This morning, a box full of copies of The ClueTrain Manifesto arrived here at Underscore Central Command, a few days earlier than expected. Good. I had the idea to send copies to clients a while ago. But I stalled, convincing myself that marketing directors, VPs of marketing and brand managers would intuitively gravitate toward the website (the entire text of the book is available online). Fat chance.
As I've been talking to folks about the underlying principles of Conversational Marketing, I find that not many of them have read TCM. I figure sending them their own copy to read will get them as juiced about Conversational Marketing as I am. So I bought a bunch of copies for clients, potential clients and friends of the agency.
I have a feeling that we'll be firing on all cylinders soon, when clients read the book and combine what they get out of TCM with the principles of the citizen publishing movement I've been coaching them on. I can't wait.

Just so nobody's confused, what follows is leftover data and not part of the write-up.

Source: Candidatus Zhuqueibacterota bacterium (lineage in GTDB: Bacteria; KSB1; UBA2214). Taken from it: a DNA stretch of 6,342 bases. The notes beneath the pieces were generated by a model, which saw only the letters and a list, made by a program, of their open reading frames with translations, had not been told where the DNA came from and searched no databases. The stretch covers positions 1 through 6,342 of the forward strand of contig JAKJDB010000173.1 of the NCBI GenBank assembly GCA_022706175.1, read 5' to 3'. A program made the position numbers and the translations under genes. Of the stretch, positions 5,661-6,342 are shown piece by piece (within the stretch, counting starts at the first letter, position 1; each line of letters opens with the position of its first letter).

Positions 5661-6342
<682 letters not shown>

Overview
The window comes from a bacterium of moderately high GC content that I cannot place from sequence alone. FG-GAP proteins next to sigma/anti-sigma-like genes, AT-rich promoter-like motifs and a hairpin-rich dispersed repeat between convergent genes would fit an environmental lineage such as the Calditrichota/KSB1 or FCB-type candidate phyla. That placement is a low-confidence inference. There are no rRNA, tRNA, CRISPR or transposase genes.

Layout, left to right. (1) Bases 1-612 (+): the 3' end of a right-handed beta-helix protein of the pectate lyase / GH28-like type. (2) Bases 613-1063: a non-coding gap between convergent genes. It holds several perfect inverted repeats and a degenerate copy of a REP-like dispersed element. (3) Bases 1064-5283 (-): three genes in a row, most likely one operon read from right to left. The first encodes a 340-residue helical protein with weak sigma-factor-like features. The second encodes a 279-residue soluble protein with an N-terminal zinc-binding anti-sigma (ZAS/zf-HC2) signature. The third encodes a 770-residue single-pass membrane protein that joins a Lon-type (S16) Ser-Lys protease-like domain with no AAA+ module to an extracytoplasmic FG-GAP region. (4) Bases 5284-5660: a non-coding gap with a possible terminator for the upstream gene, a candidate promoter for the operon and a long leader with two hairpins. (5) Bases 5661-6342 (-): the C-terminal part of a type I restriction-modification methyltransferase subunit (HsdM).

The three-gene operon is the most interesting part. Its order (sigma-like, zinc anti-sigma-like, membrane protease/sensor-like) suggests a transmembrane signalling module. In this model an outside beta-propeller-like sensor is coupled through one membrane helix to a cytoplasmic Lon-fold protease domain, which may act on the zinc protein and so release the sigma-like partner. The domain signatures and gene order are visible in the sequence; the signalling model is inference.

I think reading the book and drawing one's own conclusions on it will help undo some of the damage done by overenthusiastic ClueTrainers continually chanting "Evolve or Die!" in harsh tones over the course of the past few years. That's the one negative about TCM - in my opinion, quite a few folks got waaaaaay too standoffish about how they relayed the underlying principles of TCM back to corporations and marketing people. I vividly remember kilobyte upon kilobyte of e-mail flames volleying back and forth between me and folks like Eric Norlin, mainly because we were getting on one another's nerves with how we made our respective cases. The relationship between the converted and the old school marketing folk never should have been one characterized by condescension or an air of superiority. Let's just say I think all of us could have benefitted from speaking credibly in respectful tones rather than in the harsh rallying cries of violent revolution.
In any case, I think a few of the more nimble marketers with open minds are beginning to come around. Good. Let's encourage it.